'Prejudice has no hold in this Republic,' says new FG leader
Victorious Leo Varadkar says ‘torch of leadership passes to a new generation’
Declaring that his election demonstrated that “prejudice has no hold in this Republic”, Leo Varadkar became the new leader of Fine Gael last night, setting himself on course to become Ireland’s 13th taoiseach when the Dáil meets on June 13th.
Mr Varadkar won a comfortable 60-40 percentage majority in the Fine Gael electoral college, though his rival Simon Coveney scored a remarkable victory among ordinary party members who voted for him by a majority of 65 per cent to 35 per cent.
But Mr Varadkar won a clear majority of councillors, and romped home as expected in the parliamentary party vote, winning 51 votes to Mr Coveney’s 22.
Voting in the election was weighted, with the parliamentary party accounting for 65 per cent of the total vote, the membership counting for 25 per cent, and the councillors for 10 per cent.
Mr Varadkar, the son of an Indian immigrant, came out as a gay man during the marriage equality referendum two years ago. He turned 38 earlier this year, and will become the youngest taoiseach if, as expected, he is elected by the Dáil when it returns on Tuesday week.
Mr Varadkar will meet Fianna Fáil leader Micheál Martin in the coming days but said Fine Gael would stand by the confidence-and-supply agreement with Fianna Fáil and also by the programme for government negotiated with Independents. “An agreement is an agreement and when you make it you should stick to it,” he said.
He will need the abstention of Fianna Fáil deputies and the support of the Independents to be elected taoiseach.
In a statement last night congratulating Mr Varadkar, Mr Martin reaffirmed Fianna Fáil’s commitment to the confidence-and-supply agreement.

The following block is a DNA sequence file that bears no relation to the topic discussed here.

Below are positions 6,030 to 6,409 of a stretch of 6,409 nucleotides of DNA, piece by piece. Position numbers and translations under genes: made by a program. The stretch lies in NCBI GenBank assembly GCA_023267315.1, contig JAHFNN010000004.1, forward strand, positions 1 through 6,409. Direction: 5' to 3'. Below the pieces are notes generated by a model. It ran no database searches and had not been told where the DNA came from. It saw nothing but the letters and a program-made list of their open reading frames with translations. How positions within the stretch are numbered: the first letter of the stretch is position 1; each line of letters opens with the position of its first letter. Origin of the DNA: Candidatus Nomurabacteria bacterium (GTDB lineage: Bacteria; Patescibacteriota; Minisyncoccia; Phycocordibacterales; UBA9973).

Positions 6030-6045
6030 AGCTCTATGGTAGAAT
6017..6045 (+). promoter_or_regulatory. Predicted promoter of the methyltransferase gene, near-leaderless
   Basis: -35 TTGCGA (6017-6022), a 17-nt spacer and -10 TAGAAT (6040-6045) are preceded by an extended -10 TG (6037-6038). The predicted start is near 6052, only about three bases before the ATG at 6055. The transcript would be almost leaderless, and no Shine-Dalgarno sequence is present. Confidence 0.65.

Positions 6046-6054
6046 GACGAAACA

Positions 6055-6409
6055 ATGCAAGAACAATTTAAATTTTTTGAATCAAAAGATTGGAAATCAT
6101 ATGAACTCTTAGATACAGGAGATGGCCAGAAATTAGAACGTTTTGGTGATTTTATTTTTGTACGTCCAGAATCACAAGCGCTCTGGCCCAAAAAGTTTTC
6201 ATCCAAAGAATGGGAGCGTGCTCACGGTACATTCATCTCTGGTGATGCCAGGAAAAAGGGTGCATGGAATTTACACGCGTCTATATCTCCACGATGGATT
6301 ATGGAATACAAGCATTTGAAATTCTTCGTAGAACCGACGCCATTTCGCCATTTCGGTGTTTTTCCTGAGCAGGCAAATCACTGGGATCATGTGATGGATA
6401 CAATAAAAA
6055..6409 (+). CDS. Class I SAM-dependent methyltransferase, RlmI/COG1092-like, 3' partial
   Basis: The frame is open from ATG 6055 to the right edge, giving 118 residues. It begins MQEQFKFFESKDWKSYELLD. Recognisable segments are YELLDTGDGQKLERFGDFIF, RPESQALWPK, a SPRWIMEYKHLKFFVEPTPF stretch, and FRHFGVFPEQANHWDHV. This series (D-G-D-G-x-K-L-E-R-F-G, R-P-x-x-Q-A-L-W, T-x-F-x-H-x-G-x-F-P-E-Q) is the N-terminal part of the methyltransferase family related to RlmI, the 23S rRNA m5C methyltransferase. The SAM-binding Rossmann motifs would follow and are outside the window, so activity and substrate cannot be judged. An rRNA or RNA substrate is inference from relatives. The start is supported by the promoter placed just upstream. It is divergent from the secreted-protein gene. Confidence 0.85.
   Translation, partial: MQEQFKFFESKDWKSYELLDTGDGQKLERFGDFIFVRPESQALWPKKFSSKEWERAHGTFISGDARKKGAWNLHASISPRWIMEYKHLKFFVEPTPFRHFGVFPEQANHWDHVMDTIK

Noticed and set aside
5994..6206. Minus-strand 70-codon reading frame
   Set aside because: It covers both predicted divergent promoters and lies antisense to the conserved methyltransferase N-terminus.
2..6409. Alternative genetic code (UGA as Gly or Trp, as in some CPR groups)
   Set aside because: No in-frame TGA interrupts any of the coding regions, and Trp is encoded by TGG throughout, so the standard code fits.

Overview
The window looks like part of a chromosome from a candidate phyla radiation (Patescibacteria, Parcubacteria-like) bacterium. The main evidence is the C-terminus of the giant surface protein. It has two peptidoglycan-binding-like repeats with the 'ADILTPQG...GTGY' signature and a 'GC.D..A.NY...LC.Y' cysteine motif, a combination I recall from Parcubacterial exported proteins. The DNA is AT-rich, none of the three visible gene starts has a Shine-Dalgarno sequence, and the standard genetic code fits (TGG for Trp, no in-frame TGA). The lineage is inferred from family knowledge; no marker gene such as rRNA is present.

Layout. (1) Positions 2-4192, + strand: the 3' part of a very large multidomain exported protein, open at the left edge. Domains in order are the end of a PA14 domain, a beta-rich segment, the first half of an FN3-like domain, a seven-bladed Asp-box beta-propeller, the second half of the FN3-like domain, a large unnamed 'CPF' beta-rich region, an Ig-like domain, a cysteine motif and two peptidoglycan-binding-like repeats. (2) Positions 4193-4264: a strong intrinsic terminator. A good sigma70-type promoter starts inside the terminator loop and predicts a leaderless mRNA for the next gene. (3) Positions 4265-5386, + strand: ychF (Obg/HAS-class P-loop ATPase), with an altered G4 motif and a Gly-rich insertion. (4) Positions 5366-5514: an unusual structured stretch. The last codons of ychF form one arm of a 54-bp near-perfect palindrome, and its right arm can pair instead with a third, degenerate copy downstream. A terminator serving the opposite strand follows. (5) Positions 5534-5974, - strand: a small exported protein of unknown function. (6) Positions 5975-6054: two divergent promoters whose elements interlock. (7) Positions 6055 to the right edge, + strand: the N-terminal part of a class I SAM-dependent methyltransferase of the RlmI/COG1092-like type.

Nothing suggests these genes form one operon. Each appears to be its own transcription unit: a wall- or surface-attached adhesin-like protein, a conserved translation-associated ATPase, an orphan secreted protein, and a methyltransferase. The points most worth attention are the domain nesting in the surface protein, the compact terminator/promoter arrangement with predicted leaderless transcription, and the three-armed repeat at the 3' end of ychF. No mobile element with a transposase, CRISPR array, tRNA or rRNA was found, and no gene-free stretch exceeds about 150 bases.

Actions and character
After being elected leader, Mr Varadkar spoke of his father who travelled 5,000 miles to make a new life in Ireland and said that people looked to Ireland and saw that “his son was judged by his actions and character, not by his origins or identity”.
Praising the outgoing party leader and Taoiseach Enda Kenny, Mr Varadkar said that now “the torch of leadership passes to a new generation”.
He had spoken to Mr Kenny, he said, and expected to talk to him again in the coming days about the transition.
Mr Varadkar also paid tribute to Mr Coveney, saying he ran a “spirited and principled campaign”. He said he was in admiration of Mr Coveney’s “honour, talent and patience”.
Mr Coveney, who was enthusiastically received by the crowd at the count centre in the Mansion House in Dublin, congratulated Mr Varadkar and pledged to work with him “to make sure that Fine Gael politics makes this country a better place”. The two are expected to meet on Saturday to discuss the Government’s future.
A short time later, at his first press conference as party leader, Mr Varadkar said his immediate priorities would be Brexit and the relaunching of the Northern Executive, the public sector pay negotiations and a new capital spending plan.
He insisted he had “no plans” for an early election and said he expected that there would be a referendum on abortion “sometime next year”. He reiterated campaign pledges to make Fine Gael “a warm house for people who hold all sorts of views on this very contentious issue”.